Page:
We geared up for our second session of Mehfil @prithvi making sure the loose ends were all tied up. Our intention was to take a journey through the vintage back alleys of Bombay and to understand how the language of Urdu, which has no roots in the city, has become such an inherent part of it.
The discussion started with a riveting and mesmerising song clip from the film CID (1956) ‘yeh hai bombay meri jaan’ setting the mood for the evening discussion. The song is shot on the city streets and in one shot you can also even see a tram in front of the Gateway of India, from yesteryear Bombay .
Salim Arif Saab explained how Urdu penetrated into the city through the onset of Parsi theatre. This was explained in conjunction with a riveting clip of the film Yahudi ki Ladki (1957) starring Dilip Kumar where the use of language was explained.
Javed Siddiqui Saab continued the conversation taking us through the history of the language in the city. Bombay had many immigrants back in the day, who came from various states in India to work in the textile mills, especially as ‘bunkars’ (weavers) and when they came they brought their language and its culture with them. And to cater to their tastes and needs, Urdu started gaining prominence in theatre and films as well.
Another pivotal period in Urdu literature was the Progressive Writers’ movement and the IPTA (Indian People’s Theatre Association) movement, which had a prominence in Bombay where writer’s wrote with a potent pen. Salma Siddiqui (wife of renowned writer Krishan Chander), gave us a brief understanding of the atmosphere during this period and the evolution of the language.
The Indian film industry has its hometown as Bombay, which required eloquent dialogue writers and lyricists, thus many prolific writers moved to Bombay lock stock and barrel.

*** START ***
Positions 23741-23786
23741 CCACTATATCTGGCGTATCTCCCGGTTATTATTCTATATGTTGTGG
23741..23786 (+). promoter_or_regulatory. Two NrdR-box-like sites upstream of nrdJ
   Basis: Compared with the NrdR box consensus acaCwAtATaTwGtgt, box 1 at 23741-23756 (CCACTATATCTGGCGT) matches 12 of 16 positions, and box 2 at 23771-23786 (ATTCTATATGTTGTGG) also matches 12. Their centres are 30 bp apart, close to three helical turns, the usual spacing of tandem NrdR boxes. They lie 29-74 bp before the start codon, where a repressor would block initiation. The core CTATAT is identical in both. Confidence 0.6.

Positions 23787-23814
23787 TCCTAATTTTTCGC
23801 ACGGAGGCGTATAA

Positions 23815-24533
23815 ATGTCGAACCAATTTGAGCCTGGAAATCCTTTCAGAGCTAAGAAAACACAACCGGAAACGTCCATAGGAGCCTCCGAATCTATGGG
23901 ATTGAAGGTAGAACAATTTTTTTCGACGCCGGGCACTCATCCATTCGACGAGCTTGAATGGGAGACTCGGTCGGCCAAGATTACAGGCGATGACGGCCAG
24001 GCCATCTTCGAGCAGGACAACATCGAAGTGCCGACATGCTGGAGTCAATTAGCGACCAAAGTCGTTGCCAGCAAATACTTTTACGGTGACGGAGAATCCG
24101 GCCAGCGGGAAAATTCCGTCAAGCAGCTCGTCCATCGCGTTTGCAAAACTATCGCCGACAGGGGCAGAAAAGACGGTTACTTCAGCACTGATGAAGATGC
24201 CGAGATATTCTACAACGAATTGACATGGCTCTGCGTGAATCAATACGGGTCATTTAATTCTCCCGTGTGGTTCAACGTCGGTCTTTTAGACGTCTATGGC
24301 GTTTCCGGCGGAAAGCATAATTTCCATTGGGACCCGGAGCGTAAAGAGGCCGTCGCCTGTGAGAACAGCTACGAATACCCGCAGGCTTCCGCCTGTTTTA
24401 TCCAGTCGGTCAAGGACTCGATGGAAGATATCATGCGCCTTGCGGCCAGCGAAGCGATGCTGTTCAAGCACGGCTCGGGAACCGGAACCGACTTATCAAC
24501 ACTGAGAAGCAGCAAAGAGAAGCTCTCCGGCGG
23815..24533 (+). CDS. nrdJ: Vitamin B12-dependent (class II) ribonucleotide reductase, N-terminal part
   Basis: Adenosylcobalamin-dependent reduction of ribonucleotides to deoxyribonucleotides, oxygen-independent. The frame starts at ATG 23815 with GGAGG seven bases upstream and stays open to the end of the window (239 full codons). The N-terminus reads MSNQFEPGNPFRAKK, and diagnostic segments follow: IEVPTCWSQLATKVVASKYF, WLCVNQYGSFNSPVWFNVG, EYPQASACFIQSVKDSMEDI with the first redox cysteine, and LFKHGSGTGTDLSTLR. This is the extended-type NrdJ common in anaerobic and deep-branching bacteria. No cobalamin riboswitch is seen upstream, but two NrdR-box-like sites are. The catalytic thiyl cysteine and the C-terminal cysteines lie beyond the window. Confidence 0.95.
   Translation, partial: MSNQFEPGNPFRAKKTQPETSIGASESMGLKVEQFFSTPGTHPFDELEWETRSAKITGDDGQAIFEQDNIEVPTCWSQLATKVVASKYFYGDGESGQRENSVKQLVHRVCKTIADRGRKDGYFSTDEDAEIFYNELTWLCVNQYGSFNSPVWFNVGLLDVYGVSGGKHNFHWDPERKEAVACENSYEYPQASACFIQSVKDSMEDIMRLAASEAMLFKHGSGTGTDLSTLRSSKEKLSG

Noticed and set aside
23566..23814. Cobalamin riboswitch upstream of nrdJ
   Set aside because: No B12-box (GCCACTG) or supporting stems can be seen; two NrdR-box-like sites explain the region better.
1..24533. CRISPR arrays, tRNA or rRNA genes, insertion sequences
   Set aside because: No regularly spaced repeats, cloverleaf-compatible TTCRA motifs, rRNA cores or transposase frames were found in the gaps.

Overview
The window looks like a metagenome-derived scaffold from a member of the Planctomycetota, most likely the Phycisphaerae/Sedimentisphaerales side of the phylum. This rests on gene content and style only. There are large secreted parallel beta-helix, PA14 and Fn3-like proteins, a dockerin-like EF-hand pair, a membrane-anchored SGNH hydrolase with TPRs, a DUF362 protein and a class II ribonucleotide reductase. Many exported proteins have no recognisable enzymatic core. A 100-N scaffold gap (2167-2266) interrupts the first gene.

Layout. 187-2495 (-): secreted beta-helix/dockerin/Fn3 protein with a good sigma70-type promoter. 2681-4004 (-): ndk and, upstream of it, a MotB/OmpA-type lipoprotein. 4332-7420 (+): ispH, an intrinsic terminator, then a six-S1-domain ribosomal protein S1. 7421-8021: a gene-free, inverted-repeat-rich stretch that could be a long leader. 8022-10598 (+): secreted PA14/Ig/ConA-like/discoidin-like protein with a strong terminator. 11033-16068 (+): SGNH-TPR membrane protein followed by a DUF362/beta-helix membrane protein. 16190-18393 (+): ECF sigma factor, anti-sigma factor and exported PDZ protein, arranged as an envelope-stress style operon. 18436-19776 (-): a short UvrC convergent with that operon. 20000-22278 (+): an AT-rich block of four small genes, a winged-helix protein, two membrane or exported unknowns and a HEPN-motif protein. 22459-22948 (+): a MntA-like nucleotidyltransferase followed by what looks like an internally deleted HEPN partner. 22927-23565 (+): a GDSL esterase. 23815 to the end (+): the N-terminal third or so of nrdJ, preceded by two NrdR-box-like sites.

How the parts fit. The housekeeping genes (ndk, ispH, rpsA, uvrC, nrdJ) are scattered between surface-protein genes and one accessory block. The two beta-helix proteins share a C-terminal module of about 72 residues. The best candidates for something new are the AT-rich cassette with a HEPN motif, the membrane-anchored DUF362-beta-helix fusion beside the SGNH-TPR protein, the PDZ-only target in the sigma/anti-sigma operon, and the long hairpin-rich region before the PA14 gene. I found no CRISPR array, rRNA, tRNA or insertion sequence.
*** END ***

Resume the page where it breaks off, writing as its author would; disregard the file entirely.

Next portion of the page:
Languages evolve as humans do, explained Javed Siddiqui Saab, and Bombay has an uncanny way of absorbing everything and making it, its own. It is impossible to eradicate Urdu from our lives. Urdu will be spoken, though in a contrived manner with the helping hands of English words, but will never leave us.
We ended the evening with a song from the film Gaman (1978) called ‘Seene mein jalan’ written by Poet Shahryar. The song clip embodies Bombay in spirit in that period.
The video clips were interspersed with black and white photos of Bombay which aided (if only for sometime) to take us back to the yesteryears of our favourite city.
➢ Read: Anthems of Resistance by Ali Husain Mir and Raza Mir – for a deeper understanding of the Progressive Writers’ Movement
➢ Watch: Yahudi ki Ladki (1957) – to understand Parsi theatre influence on Indian Cinema.
➢ Listen: The songs listed below give a feeling of Bombay and Urdu.
1. Yeh hai bombay meri jaan – CID (1957)
2. Sene mein jalan- GAMAN(1978)
3. Do dewane sheher mein –GHARONDA(1977)